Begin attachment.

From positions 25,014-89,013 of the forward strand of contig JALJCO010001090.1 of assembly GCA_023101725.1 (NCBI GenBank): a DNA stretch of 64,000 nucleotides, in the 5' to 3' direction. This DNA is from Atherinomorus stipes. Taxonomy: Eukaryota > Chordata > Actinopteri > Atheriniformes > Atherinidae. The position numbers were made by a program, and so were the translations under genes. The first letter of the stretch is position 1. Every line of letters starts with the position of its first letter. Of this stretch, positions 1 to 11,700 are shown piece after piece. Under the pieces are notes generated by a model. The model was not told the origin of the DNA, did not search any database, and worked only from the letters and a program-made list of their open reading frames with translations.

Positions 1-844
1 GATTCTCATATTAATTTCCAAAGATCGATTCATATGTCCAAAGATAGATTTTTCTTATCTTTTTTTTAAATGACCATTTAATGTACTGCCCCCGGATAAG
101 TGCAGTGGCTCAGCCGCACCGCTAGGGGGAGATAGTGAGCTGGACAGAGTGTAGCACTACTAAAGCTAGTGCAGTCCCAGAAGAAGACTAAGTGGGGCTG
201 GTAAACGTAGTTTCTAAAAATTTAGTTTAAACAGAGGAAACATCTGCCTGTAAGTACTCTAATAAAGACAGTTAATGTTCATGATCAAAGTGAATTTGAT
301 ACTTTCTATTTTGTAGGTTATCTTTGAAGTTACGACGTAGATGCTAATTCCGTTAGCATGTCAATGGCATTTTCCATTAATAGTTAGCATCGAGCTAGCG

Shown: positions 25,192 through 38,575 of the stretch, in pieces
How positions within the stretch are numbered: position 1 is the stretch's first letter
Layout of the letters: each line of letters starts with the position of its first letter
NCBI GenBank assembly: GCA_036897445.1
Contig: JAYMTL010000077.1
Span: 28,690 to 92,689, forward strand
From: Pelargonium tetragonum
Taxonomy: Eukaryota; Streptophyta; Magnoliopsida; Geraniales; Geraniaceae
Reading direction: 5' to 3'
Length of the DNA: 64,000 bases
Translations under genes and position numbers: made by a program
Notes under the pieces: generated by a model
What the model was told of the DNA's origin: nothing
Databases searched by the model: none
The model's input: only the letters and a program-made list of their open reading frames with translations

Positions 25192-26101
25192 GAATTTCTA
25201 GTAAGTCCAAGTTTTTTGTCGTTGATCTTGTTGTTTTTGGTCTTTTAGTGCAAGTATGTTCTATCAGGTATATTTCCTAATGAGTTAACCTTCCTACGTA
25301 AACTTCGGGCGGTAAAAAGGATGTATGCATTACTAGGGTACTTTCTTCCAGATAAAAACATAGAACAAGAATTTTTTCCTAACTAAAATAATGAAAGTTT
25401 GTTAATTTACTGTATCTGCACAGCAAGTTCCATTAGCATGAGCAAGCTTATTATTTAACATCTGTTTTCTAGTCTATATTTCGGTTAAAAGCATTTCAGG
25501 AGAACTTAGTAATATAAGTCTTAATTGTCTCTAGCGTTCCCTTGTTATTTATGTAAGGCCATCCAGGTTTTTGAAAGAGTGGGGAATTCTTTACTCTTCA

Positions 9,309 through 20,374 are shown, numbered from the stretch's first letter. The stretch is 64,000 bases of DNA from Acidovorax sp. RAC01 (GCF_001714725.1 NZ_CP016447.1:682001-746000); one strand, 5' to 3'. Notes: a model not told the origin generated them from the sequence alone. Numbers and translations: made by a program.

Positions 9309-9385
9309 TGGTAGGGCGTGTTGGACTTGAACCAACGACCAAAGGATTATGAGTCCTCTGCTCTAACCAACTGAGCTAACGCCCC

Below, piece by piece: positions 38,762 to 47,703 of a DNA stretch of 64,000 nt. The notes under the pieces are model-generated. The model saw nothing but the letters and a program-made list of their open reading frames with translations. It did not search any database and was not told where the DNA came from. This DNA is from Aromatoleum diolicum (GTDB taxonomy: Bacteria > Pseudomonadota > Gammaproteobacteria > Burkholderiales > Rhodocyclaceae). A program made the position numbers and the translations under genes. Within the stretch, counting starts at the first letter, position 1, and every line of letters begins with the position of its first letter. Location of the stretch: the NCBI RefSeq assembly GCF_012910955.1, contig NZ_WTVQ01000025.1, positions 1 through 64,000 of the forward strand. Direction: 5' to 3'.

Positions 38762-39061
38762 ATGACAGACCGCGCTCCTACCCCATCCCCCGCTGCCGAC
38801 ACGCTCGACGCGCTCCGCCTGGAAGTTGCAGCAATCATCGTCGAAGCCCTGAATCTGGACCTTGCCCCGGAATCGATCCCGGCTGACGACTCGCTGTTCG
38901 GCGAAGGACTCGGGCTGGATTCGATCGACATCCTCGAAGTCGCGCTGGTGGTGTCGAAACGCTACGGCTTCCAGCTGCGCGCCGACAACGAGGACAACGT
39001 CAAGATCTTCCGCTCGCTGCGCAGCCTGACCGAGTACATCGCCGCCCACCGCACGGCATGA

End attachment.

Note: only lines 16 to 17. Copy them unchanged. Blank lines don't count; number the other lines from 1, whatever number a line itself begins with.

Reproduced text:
Length of the DNA: 64,000 bases
Translations under genes and position numbers: made by a program